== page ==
At T-2 Hours, the countdown enters a 30-minute built-in hold during which teams perform the fueling pre-task briefing and the GO/No GO Poll for propellant loading. As soon as the countdown resumes at T-2 Hours, propellant loading operations start. The complex procedure to load the two stages of the rocket with cryogenics begins with the chilldown of ground support equipment, transfer lines and tanks chilldown on the Liquid Oxygen side. Liquid Oxygen starts flowing into the Centaur upper stage tanks shortly thereafter. Centaur LOX loading takes about 40 minutes as 15,700 liters of –183-degree Celsius oxidizer are filled into the upper stage.
Once Centaur is into propellant loading, the large Liquid Oxygen tank of the Common Core Booster also starts fueling. LOX load on the CCB also moves through the three steps, slow-fill, fast-fill and topping. The Common Core Booster is loaded with Rocket Propellant 1 (refined Kerosene) ahead of the launch countdown. The large Common Core Booster that stands 32.46 meters tall with a diameter of 3.81m and a fuel load of 185,500 liters of LOX and 94,600 liters of RP-1.
The final tank to be loaded during the countdown is the Liquid Hydrogen Tank of the upper stage that also goes through the usual steps. Centaur is loaded with a total of 48,100 liters of -253-degree Celsius LH2 fuel. The Centaur stage is 12.68 meters tall and 3.05 meters in diameter with over 200 previous missions under its belt.
When clocks reach T-4 Minutes, the countdown enters its final built-in hold. This hold can be extended in case of technical issues or uncooperative weather, taking advantage of Atlas V’s long launch window that includes five T-0 opportunities to send Cygnus on its way to ISS. During the hold, the launch team receives a final weather briefing and performs the GO/No GO Poll for the Terminal Countdown.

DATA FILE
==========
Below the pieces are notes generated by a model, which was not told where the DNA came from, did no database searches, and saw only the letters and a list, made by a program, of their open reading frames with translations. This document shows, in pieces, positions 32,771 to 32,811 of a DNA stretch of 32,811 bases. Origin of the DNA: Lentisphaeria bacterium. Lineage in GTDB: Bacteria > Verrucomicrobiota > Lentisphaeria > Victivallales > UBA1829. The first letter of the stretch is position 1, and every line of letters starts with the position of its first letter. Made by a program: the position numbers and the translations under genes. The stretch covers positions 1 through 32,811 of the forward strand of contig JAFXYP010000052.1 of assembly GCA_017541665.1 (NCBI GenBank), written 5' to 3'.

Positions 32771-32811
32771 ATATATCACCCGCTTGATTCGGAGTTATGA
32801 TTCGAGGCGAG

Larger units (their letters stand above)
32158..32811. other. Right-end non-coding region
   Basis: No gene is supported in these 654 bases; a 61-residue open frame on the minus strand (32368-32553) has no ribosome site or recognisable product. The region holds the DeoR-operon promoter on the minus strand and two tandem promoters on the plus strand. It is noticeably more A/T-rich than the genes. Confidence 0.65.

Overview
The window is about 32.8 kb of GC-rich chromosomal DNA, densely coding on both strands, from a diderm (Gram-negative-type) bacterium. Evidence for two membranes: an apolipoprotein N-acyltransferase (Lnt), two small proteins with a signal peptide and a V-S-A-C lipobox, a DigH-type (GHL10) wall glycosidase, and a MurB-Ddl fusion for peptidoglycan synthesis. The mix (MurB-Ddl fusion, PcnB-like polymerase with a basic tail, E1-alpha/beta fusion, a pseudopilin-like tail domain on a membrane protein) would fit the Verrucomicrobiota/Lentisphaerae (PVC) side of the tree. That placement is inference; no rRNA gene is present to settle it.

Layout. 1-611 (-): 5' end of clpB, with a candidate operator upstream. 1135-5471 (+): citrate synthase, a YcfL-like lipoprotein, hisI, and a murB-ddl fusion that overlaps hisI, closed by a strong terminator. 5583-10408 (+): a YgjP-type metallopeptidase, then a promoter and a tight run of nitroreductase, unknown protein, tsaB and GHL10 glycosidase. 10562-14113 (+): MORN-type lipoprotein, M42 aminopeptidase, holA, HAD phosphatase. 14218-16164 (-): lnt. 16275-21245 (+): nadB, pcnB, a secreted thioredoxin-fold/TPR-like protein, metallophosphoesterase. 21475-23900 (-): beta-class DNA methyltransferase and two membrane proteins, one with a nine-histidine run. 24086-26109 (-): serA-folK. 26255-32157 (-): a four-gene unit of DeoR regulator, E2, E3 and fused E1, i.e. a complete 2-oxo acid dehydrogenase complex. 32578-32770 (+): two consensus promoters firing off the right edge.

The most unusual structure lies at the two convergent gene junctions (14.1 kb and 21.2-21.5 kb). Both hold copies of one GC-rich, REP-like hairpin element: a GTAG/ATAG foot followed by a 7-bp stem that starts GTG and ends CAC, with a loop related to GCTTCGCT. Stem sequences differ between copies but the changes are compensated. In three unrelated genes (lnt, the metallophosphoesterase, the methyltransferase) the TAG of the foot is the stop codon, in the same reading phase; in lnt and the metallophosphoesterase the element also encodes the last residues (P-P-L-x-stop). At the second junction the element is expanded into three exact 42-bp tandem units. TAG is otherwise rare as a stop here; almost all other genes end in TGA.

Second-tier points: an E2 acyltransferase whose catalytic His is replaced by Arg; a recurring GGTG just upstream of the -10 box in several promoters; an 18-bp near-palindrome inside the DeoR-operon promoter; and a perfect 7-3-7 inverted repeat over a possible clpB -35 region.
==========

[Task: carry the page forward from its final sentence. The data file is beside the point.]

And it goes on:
As clocks start ticking down from T-4 Minutes, final vehicle configurations such as ordnance arming, flight termination system arming, propellant tank pressurization, transfer to internal power, and flight control system reconfigurations will be made as part of the Automated Sequence to place the vehicle in its launch configuration.
At T-2.7 seconds, the massive two-chamber RD-180 main engine of the Common Core Booster ignites and soars up to its full liftoff thrust of 390,250 Kilogram-force. Engine start-up is closely monitored by flight computers to make sure it reaches operational conditions before the launcher is committed to flight. As clocks hit zero, the hold-down system releases the launcher and Atlas V blasts off.
Without any Solid Rocket Boosters, the Atlas V 401 makes a relatively slow initial ascent with a Thrust to Weight Ratio of 1.16.
After ascending vertically for 18 seconds, the Atlas V will begin its pitch and roll maneuver to align itself with its pre-determined flight path, departing Florida’s Space Coast to the north-east on a coast-hugging trajectory. Lifting off in the dark of night, Atlas V will be widely visible along the East Coast of the United States.
After 73 seconds, the rocket passes Mach 1 followed by Maximum Dynamic Pressure about 11 seconds later. As the first stage approaches the 4-minute mark into the flight, it will start throttling down its RD-180 engine to maintain a maximum acceleration of 5 Gs. During first stage flight, the Centaur Upper Stage initiates Reaction Control System pressurization and boost-phase chilldown.
Four minutes and 16 seconds into the flight, the first stage will shut down its RD-180 engine. At T+4:22, six seconds after shutdown, pyrotechnics will be fired to separate the Common Core Booster that then uses eight small solid rocket motors to move away from the Centaur upper stage.
At T+4:32, the RL-10C engine of the Centaur Upper Stage will ignite on its first and only burn of this mission. This burn is planned to be 13 minutes and 38 seconds in duration using the 11,200kgf engine of the upper stage to push the stack into orbit. Seven seconds into the burn, Centaur will jettison its protective payload fairing.
Cygnus is aiming for a circular orbit of 230 Kilometers at an inclination of 51.6 degrees for spacecraft separation 20 minutes and 58 seconds after launch to begin its mission. The Centaur Upper Stage will complete a collision avoidance maneuver before conducting a deorbit maneuver.